Breakfast is the most important meal of the day. At least, that’s how the saying goes, and the research isn’t too far off. Studies have shown individuals who skip breakfast may have a higher risk of coronary heart disease, and skipping breakfast may lead to low grade inflammation and impaired glucose homeostasis. Additionally, those who eat their largest meals later in the day tend to have a higher BMI and are at a higher risk of both obesity and CHD.
As you can see, there are a lot of compelling reasons to start the day with a good breakfast. Personally, I’ve always thought it made sense to fuel up first thing in the morning. I mean, you don’t wait until after you take the road trip to put gas in the car, right?
From a purely behavioral point of view, starting the day with a large satisfying meal will make it much easier to not mindlessly snack during the rest of the day. From a more practical standpoint, excess calories consumed in the morning can be more easily burned off by increasing activity during the day, whereas excess calories consumed in the evening are more likely to be stored as fat, while you sleep.
If you are tracking macronutrients, breakfast is also an excellent opportunity to get yourself ahead of the game. You are more likely to make poor food quality choices, when you are struggling to get a large quantity of some macro or another two hours before bed. If you consume them earlier in the day, it’s much easier to choose those high quality filling foods, because you have more time to digest. If you are having a hard time getting enough of a particular macronutrient, just add whatever you tend to be short to your first meal of the day, so you don’t have to worry about it later.
To give you an idea of what I’m talking about, here’s my normal breakfast:
4 large eggs, scrambled
4 oz Kirkland Master Carve Ham
200 grams russet potatoes
1 tbs avocado oil (to cook the eggs and potatoes)
170 grams Kirkland Fat Free Greek Yogurt
150 grams strawberries
28 grams Nature’s Path Pumpkin Seed & Flax Granola
1 tbs raw honey
12 oz very strong coffee
1 tbs half and half
On most days, I’ll have my coffee, yogurt, strawberries, granola and honey, when I first wake up, and the remainder after my morning cardio. If it’s a rest day, I eat it all as one meal. This works out to about 70 grams of protein, 47 grams of fat, and 96 grams of carbohydrates, for 1087 calories. It’s about 40% of my protein for the day, and about 30-40% of my carbohydrates, depending on what phase of training/nutrition I’m in. The fats are about 50-60% of my daily intake, but I tend to consume very little fat in the middle of the day, because I like my mid day meals to be a little more easily digestible. When you’re at the gym, demoing snatches and handstand push-ups all day, you don’t really want a heavy meal sitting in your stomach. All told, this gets me about 40-50% of my daily calories, again depending upon what I’m eating for, before noon.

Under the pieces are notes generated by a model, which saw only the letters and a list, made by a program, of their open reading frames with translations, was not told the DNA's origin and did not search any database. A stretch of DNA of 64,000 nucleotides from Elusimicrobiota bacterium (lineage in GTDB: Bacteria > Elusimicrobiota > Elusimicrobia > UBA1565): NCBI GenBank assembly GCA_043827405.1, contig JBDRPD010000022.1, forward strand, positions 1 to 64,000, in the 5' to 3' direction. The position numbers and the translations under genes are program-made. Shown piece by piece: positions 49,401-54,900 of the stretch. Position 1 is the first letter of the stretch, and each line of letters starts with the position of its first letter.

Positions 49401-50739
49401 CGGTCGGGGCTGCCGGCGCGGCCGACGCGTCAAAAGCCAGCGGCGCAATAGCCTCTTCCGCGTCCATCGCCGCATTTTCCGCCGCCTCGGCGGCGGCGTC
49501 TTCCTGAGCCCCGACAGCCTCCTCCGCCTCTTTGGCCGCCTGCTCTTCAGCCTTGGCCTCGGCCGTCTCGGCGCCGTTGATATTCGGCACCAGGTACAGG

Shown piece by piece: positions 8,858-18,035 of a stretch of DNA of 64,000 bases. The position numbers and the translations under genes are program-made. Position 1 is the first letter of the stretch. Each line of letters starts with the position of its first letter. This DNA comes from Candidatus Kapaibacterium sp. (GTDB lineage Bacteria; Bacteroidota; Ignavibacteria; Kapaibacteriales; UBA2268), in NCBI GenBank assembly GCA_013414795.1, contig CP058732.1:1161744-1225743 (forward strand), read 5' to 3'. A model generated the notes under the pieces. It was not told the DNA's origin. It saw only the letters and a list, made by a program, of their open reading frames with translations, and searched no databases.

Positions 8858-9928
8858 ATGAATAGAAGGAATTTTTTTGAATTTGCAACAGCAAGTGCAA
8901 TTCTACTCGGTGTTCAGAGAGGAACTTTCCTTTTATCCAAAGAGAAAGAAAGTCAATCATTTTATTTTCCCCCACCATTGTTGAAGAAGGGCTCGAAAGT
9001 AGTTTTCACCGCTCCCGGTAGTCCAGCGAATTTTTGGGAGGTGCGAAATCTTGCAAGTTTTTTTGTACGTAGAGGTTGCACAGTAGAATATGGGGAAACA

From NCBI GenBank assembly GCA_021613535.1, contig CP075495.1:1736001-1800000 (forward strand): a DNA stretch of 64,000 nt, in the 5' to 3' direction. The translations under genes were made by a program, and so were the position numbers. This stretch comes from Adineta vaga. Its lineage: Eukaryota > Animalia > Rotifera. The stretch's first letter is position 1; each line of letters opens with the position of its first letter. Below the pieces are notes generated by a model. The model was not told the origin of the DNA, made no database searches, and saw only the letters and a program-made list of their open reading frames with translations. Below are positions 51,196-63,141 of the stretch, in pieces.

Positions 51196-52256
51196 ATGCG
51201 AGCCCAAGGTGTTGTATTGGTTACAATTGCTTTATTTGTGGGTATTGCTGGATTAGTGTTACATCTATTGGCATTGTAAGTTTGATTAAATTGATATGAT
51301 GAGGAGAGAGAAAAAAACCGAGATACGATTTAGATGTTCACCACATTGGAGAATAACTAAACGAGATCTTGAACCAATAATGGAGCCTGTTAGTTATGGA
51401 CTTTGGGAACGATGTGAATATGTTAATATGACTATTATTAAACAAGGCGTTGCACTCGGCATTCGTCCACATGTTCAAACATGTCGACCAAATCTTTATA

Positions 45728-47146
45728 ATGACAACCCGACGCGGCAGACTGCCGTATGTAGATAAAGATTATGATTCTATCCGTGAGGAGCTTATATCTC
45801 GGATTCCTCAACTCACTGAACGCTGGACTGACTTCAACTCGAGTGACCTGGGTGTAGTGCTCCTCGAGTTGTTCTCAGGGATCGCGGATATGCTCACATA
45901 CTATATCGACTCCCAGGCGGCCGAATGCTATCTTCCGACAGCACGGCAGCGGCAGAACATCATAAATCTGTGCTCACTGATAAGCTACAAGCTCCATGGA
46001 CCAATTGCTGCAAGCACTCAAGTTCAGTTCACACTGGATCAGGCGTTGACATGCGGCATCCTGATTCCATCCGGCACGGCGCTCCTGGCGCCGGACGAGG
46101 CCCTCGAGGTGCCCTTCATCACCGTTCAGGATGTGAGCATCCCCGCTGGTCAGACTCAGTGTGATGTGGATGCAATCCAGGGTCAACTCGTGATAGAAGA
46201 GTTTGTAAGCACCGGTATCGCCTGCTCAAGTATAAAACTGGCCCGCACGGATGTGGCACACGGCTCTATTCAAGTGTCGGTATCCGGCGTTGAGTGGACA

As you can see, I’m very much a breakfast person. For me, it’s not just about the nutrition. There’s also a ritual aspect to the preparation – making my coffee, putting my yogurt together, cooking my potatoes and eggs – that helps me get into the proper headspace to start my day. It’s become almost a form of morning meditation.
Now, I don’t expect everyone to go full lumberjack breakfast, like I do, so here’s what some of our other coaches eat for their first meal of the day.
1 tbs Peanut Butter
1 cup Greek Yogurt (fat free)
~35g protein, 11g fat, 40g carbohydrates, 399 calories
4 oz carrots
3 tbs hummus
3 large eggs, over easy
2 slices Trader Joe’s Pumpernickel bread
half an avocado
~32g protein, 32g fat, 67g carbohydrates, 684 calories
3 large eggs
1/2 an apple
1/2 a banana
~19g protein, 14g fat, 29g carbohydrates, 318 calories
I hope this gives you some ideas on how to get your day started. Also, if you’re not a big bacon and eggs person, keep in mind there aren’t any written rules about what kind of foods you have to eat at certain times of the day. If you want to eat roasted chicken and a salad for breakfast, go right ahead. It’s up to you.
by Coach Chris Woods